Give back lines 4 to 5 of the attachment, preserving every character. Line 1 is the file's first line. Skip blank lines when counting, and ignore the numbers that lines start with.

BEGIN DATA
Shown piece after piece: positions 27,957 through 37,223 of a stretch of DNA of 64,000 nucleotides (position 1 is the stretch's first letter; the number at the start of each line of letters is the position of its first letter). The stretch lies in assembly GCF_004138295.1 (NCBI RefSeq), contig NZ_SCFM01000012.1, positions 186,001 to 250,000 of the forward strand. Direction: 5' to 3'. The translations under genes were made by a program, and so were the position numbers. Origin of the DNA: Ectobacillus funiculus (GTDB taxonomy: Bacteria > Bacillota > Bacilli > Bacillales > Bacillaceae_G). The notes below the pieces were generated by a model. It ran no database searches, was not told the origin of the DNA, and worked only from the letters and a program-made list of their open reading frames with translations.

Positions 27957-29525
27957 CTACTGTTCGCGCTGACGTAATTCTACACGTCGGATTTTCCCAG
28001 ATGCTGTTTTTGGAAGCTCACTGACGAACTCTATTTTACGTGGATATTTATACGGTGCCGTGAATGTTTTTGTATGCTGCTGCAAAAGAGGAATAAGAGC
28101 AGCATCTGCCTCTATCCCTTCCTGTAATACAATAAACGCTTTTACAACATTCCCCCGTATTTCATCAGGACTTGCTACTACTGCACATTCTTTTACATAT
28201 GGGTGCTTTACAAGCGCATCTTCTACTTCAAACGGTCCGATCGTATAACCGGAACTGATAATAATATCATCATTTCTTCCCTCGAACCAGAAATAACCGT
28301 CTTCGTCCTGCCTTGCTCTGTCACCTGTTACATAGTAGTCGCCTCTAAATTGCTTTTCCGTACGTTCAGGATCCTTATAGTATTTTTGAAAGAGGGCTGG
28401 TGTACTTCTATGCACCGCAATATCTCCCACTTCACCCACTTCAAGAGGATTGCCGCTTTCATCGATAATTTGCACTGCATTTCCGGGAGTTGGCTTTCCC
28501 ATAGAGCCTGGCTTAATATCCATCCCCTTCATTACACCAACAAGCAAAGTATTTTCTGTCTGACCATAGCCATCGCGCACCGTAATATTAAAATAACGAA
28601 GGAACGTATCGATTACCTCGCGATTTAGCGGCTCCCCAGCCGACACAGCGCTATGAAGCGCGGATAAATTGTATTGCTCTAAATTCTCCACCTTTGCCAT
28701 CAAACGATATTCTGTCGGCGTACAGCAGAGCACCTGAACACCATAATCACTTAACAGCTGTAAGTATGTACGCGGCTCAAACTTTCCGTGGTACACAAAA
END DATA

28001 ATGCTGTTTTTGGAAGCTCACTGACGAACTCTATTTTACGTGGATATTTATACGGTGCCGTGAATGTTTTTGTATGCTGCTGCAAAAGAGGAATAAGAGC
28101 AGCATCTGCCTCTATCCCTTCCTGTAATACAATAAACGCTTTTACAACATTCCCCCGTATTTCATCAGGACTTGCTACTACTGCACATTCTTTTACATAT